Georgian Mountain Dog
PATRONAGE: Federation Cynologique de Georgie
DATE OF ACCEPT OF THE STANDARD: 01/01/2000
DATE OF PUBLICATION OF THE ORIGINAL VALID STANDARD: 01/06/2000
UTILIZATION: Sheep-guard and defense dog
CLASSIFICATION: Mollossian type
GENERAL APPEARANCE: Georgian Mountain Dogs are dogs of large size and robust constitution. They are aggressive and distrustful towards strangers. They are always self-confident. The breed originally comes from the northern-east mountain parts of Georgia. The dogs are used as sheep and guard dogs. Georgian mountain dogs are very friendly with owner and its family; they are very calm with children and other domestic animals. A cording to their history they are close to mollossian type of dogs. Generally at work they are used in couples and more. They are not afraid to cold climate. Nowadays Georgian mountain dogs are used in many parts of Georgia.
IMPORTANT PROPORTIONS: The proportions of the length of the body vs. height at the withers is 100-108. For females the proportion 100-110 is admissible.
BEHAVIOR: Type of a great alert activity, strong-balanced-calm.The reaction of defense in an active form are well developed. Aggressive disposition and distrust towards strangers are characteristic.
SKULL: Massive, well developed, broad and straight, can be of a little oval form. Broad forehead, flat, divided in two halves by a slight furrow.
STOP: The stop is not clearly marked.
NOSE: The nose is strong, broad black with well-developed nostrils. In the white and light coloured dogs, a brown nose is admissible.
MUZZLE: The muzzle is shorter than the length of the skull, quite broad and deep.
LIPS: Strong lips, but lean and fitting tightly TEETH: White, strong, well developed, close together, not showing gaps.42 teeth are desirable. Missed 2-nd or 3-rd premolars are admissible.
BITE: Scissor bite. Admissible but not desirable levels bite and/or undershot.
EYES: Dark, middle, oval shaped, deep set. Light eyes are admissible only for white and light coloured dogs.
EARS: Hanging, set high. Cropped short ears are admissible.
NECK: Powerful, short. Carried quite low so as to from an angel of 30&- 40& in relation to the line of the back.
WITHERS: Broad, muscular, well detached above the topline.
BACK: Broad, straight,muscled. LOINS: Short, broad and powerful.
CROUP/RUMP: Oval shaped, set almost horizontal.
CHEST: Broad, deep slightly rounded in shape. Lower line of chest is at elbow level or lower.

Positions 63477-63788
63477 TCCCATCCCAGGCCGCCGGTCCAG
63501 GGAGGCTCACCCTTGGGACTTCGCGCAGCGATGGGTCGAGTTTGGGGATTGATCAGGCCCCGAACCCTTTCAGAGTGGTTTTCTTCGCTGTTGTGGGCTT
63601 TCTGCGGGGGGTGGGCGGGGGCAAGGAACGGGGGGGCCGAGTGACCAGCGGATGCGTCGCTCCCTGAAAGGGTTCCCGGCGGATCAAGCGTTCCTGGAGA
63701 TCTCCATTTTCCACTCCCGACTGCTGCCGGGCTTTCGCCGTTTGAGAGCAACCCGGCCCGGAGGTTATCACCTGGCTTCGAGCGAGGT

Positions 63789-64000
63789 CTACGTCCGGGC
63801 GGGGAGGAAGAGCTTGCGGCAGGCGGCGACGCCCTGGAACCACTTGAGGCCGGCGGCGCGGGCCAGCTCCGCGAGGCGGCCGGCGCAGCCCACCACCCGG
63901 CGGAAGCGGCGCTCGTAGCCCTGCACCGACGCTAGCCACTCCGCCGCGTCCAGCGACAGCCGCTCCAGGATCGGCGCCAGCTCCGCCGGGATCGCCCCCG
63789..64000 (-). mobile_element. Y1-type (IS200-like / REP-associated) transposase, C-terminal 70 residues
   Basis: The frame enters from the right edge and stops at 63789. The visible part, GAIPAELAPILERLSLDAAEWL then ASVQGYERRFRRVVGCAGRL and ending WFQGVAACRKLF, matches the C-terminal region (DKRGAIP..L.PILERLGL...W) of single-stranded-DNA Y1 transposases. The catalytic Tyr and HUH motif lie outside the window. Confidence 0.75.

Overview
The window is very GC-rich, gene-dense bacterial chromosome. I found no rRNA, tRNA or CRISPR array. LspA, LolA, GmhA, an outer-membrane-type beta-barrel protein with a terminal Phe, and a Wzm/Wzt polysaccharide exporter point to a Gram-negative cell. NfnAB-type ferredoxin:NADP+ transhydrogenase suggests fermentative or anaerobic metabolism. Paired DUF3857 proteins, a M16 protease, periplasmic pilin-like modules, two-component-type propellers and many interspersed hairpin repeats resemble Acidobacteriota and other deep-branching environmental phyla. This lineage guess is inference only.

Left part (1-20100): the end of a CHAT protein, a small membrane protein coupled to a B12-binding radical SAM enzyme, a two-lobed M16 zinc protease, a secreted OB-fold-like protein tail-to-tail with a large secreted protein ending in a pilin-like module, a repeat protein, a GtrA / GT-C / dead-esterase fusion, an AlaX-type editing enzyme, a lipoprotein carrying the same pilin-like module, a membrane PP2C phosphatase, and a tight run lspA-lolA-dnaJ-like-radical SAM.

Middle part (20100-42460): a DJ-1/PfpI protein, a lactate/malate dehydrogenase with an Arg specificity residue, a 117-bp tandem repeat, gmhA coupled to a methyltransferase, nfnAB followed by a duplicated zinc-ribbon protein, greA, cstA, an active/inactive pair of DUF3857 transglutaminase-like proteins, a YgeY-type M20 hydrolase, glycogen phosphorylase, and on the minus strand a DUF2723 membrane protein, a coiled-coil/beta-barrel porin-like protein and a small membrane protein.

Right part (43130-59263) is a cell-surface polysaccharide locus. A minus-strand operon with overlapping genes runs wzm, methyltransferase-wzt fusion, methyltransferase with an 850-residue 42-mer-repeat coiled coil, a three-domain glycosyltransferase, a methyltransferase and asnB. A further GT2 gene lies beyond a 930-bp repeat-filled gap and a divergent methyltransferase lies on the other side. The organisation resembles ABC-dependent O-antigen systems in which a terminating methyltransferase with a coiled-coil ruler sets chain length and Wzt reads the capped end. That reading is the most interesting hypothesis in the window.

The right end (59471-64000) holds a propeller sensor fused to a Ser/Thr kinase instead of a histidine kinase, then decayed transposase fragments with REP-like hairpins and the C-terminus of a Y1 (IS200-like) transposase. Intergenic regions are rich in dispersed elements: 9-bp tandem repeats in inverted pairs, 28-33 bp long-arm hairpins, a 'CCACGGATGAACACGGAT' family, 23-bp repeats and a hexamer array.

ABDOMEN: Moderately tucked up.
TAIL: Hanging down reaching the hock. Tail can be in any position while moving. Docked tails are admitted. A docked tails should be of a half of its length from the beginning to the hock.
TYPE OF CONSTITUTION: Robust, with a massive bone structure and strong musculature. Skin is thick but elastic.
FOREQUARTERS: Seen from the front: straight and parallel. Length of the legs up to the elbows a little superior to the half of the height at withers. Angel of the scapular-humeral articulation is about 100&
FOREARM: Straight and strong.
PASTERN: Short, strong on the vertical.
HINDQUARTERS: Seen from the back: straight and parallel; in profile: slightly open in hock articulation.
METATARSAL: Strong, placed vertical.
FEET: Big, oval shaped, compact and tight.
SEXUAL TYPE: Well accentuated. The males are stronger and more massive. The females are a bit smaller size; nevertheless they are of a robust constitution.
MOVEMENT: Free, swinging stride, balanced. The legs must move in straight line. The withers and the rump should remain at the same level during the trot. The characteristic gate is a short trot, witch in case of acceleration turns into a slightly heavy gallop.
COAT: Short with a strongly developed undercoat. Shiny, coarse and lying well flat against body. On the neck and withers hair can be a bit longer than on the other parts of the body
COLOUR: Any colour is admissible.
SIZE: Height at the withers: For the males not less than 65 cm; for the females not less than 60 cm. N.B.: Male animals should have two apparently testicles fully descended into the scrotum.
P.S.: Any departure from the foregoing points should be considered a fault and the seriousness with which the fault should be regarded and should be in exact proportion to its degree.